Clinical quantitative coronary artery stenosis and coronary atherosclerosis imaging: a Consensus Statement from the Quantitative Cardiovascular Imaging Study Group.
Mézquita AJV., Biavati F., Falk V., Alkadhi H., Hajhosseiny R., Maurovich-Horvat P., Manka R., Kozerke S., Stuber M., Derlin T., Channon KM., Išgum I., Coenen A., Foellmer B., Dey D., Volleberg RHJA., Meinel FG., Dweck MR., Piek JJ., van de Hoef T., Landmesser U., Guagliumi G., Giannopoulos AA., Botnar RM., Khamis R., Williams MC., Newby DE., Dewey M.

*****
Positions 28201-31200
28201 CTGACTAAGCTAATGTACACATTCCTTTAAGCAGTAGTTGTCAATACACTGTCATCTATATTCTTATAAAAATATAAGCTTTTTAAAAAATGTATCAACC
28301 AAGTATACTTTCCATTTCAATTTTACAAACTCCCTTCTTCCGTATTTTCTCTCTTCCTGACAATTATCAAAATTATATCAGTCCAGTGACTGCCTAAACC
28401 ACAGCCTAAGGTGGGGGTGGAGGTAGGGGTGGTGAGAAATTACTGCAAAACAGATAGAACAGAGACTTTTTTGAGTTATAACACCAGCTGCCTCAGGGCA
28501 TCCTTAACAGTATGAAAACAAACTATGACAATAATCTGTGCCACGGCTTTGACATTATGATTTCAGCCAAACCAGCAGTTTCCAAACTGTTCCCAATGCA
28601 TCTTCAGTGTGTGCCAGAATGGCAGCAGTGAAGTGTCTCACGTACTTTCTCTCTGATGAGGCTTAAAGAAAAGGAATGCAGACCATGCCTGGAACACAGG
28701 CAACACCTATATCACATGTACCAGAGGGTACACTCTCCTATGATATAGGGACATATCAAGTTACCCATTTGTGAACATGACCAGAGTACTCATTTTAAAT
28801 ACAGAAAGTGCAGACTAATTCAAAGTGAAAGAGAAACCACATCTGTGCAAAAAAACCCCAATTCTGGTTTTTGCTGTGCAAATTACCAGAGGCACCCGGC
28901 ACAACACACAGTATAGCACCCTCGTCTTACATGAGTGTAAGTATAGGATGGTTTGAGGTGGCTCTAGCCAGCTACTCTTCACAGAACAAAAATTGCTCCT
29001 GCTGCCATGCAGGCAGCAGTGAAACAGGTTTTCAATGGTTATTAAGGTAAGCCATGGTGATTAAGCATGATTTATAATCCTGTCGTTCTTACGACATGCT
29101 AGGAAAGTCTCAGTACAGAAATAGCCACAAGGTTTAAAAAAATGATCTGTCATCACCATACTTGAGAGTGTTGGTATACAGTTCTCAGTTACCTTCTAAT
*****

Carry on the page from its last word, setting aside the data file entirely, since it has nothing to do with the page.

The detection and characterization of coronary artery stenosis and atherosclerosis using imaging tools are key for clinical decision-making in patients with known or suspected coronary artery disease. In this regard, imaging-based quantification can be improved by choosing the most appropriate imaging modality for diagnosis, treatment and procedural planning. In this Consensus Statement, we provide clinical consensus recommendations on the optimal use of different imaging techniques in various patient populations and describe the advances in imaging technology. Clinical consensus recommendations on the appropriateness of each imaging technique for direct coronary artery visualization were derived through a three-step, real-time Delphi process that took place before, during and after the Second International Quantitative Cardiovascular Imaging Meeting in September 2022. According to the Delphi survey answers, CT is the method of choice to rule out obstructive stenosis in patients with an intermediate pre-test probability of coronary artery disease and enables quantitative assessment of coronary plaque with respect to dimensions, composition, location and related risk of future cardiovascular events, whereas MRI facilitates the visualization of coronary plaque and can be used in experienced centres as a radiation-free, second-line option for non-invasive coronary angiography. PET has the greatest potential for quantifying inflammation in coronary plaque but SPECT currently has a limited role in clinical coronary artery stenosis and atherosclerosis imaging. Invasive coronary angiography is the reference standard for stenosis assessment but cannot characterize coronary plaques. Finally, intravascular ultrasonography and optical coherence tomography are the most important invasive imaging modalities for the identification of plaques at high risk of rupture. The recommendations made in this Consensus Statement will help clinicians to choose the most appropriate imaging modality on the basis of the specific clinical scenario, individual patient characteristics and the availability of each imaging modality.